The initial assessment can include a formal assessment tool such as the Common Assessment of Basic Skills (see Information and Resources). It can also include in-house tools developed by the instructor or coordinator, such as pages from assessment resources that best fit your program.
Along with the tools you use, how you do the assessment is very important. Programs that took part in the SARAW survey ensured that learners were supported and comfortable during the initial assessment. One instructor conducted the initial assessment using a conversational approach. The focus was on their conversation, not on the tools (alphabet and word lists, pictures of coins and dollar bills, etc.). Some examples of the questions in the conversations were:
The conversation included identifying and saying the letters of the alphabet, reading word lists, sentences and paragraphs, identifying and counting coins and dollar bills.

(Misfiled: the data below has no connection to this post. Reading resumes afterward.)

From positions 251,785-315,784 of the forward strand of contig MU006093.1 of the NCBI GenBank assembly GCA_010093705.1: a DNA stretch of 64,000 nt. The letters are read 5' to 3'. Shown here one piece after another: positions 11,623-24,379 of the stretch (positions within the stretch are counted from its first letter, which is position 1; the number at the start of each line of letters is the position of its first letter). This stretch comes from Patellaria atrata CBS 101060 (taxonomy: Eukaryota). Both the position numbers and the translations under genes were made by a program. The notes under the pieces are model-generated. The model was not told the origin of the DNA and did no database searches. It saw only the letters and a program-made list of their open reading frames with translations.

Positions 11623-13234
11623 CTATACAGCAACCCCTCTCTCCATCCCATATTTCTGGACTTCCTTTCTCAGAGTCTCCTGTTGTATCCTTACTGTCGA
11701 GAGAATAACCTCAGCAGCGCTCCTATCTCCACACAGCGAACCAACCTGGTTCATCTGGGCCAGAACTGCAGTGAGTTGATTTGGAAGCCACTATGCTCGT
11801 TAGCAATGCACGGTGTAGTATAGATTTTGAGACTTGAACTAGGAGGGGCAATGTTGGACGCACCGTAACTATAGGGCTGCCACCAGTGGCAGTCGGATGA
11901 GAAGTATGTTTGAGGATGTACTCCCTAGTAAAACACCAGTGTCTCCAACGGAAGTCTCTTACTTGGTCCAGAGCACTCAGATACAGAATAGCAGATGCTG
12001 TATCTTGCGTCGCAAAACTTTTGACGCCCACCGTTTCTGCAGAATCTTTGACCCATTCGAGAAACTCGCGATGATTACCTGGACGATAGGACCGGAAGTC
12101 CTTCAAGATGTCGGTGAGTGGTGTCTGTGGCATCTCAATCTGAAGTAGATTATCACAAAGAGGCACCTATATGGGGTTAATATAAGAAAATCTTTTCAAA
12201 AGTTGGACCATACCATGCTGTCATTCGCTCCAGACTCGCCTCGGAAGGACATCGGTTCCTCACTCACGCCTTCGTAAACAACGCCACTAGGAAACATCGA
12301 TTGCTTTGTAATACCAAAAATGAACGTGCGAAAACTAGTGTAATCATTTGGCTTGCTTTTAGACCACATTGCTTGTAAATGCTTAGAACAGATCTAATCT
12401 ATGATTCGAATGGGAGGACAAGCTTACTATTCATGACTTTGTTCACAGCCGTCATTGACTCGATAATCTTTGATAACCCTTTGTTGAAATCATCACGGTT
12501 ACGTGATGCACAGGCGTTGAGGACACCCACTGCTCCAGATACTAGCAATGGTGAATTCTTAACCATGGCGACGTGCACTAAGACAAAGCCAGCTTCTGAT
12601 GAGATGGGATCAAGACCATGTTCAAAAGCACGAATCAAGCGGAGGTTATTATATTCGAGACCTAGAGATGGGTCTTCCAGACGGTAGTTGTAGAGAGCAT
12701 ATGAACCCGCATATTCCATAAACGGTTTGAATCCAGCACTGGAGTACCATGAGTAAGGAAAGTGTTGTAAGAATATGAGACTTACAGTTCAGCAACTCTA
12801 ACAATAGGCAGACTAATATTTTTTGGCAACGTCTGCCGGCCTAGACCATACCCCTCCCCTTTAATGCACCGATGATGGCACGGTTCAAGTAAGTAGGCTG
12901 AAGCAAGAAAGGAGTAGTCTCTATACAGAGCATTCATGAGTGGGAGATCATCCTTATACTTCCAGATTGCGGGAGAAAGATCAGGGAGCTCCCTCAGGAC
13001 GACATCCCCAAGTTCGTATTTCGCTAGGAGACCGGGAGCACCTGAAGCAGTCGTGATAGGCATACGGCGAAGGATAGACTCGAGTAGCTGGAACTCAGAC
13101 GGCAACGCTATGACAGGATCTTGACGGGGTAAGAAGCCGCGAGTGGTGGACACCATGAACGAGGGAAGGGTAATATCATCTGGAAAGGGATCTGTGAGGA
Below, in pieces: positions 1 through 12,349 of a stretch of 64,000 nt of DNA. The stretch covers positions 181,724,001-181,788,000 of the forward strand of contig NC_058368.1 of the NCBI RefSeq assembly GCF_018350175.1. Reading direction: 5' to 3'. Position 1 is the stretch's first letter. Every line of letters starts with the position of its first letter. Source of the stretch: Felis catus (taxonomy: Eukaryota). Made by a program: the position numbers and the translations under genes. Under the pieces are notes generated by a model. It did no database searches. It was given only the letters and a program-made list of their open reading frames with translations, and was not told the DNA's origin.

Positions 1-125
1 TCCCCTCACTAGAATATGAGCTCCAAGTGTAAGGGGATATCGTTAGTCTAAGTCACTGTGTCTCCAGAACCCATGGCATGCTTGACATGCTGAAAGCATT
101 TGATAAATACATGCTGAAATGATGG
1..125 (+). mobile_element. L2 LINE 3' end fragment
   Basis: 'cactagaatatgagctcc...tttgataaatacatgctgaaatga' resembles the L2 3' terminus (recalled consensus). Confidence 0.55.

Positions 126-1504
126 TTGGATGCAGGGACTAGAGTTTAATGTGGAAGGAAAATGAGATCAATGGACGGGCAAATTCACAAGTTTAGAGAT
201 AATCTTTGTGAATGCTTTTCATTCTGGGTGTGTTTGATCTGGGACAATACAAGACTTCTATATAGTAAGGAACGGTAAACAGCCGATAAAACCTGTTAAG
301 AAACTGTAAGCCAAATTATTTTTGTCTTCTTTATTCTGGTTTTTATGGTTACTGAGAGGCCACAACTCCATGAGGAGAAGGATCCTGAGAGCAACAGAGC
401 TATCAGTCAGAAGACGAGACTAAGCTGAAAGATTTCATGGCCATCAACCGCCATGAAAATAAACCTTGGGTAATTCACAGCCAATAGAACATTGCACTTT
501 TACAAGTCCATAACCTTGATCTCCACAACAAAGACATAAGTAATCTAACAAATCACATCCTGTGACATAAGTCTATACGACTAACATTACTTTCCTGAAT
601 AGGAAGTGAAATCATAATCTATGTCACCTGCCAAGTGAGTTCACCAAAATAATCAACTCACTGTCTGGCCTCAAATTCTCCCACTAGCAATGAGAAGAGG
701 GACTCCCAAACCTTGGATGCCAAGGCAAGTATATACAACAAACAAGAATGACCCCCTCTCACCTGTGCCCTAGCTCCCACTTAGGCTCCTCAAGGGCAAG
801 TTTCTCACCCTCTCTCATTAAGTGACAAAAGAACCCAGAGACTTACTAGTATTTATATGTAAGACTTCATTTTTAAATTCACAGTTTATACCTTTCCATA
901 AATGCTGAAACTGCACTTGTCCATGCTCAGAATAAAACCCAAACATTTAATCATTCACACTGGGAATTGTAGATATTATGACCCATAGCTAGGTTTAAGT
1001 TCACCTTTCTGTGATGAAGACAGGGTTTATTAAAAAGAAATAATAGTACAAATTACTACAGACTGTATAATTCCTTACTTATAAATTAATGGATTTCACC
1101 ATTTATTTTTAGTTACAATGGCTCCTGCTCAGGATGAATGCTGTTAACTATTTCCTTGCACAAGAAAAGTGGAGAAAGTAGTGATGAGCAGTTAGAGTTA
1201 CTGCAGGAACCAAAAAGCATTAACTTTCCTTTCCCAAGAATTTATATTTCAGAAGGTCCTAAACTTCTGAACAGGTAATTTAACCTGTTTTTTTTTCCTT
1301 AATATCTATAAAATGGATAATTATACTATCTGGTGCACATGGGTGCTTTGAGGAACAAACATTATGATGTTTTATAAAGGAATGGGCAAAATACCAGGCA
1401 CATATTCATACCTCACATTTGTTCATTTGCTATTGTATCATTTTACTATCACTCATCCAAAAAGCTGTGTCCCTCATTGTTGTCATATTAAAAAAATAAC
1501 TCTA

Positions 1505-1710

Another important question to ask is how learners like to learn. In the SARAW Survey learners said that they like to learn when it is fun and engaging, and by listening, watching, reading, and using the computer.
Assessment for support (accommodations) for an individual's disability should also be part of the initial assessment. Assessing mobility, communication and intellectual accommodations may require a support worker or support person, adaptive devices for communication, and room arrangement for mobility. Key in assessing how you can accommodate people with disabilities is to look at your program through the lens of: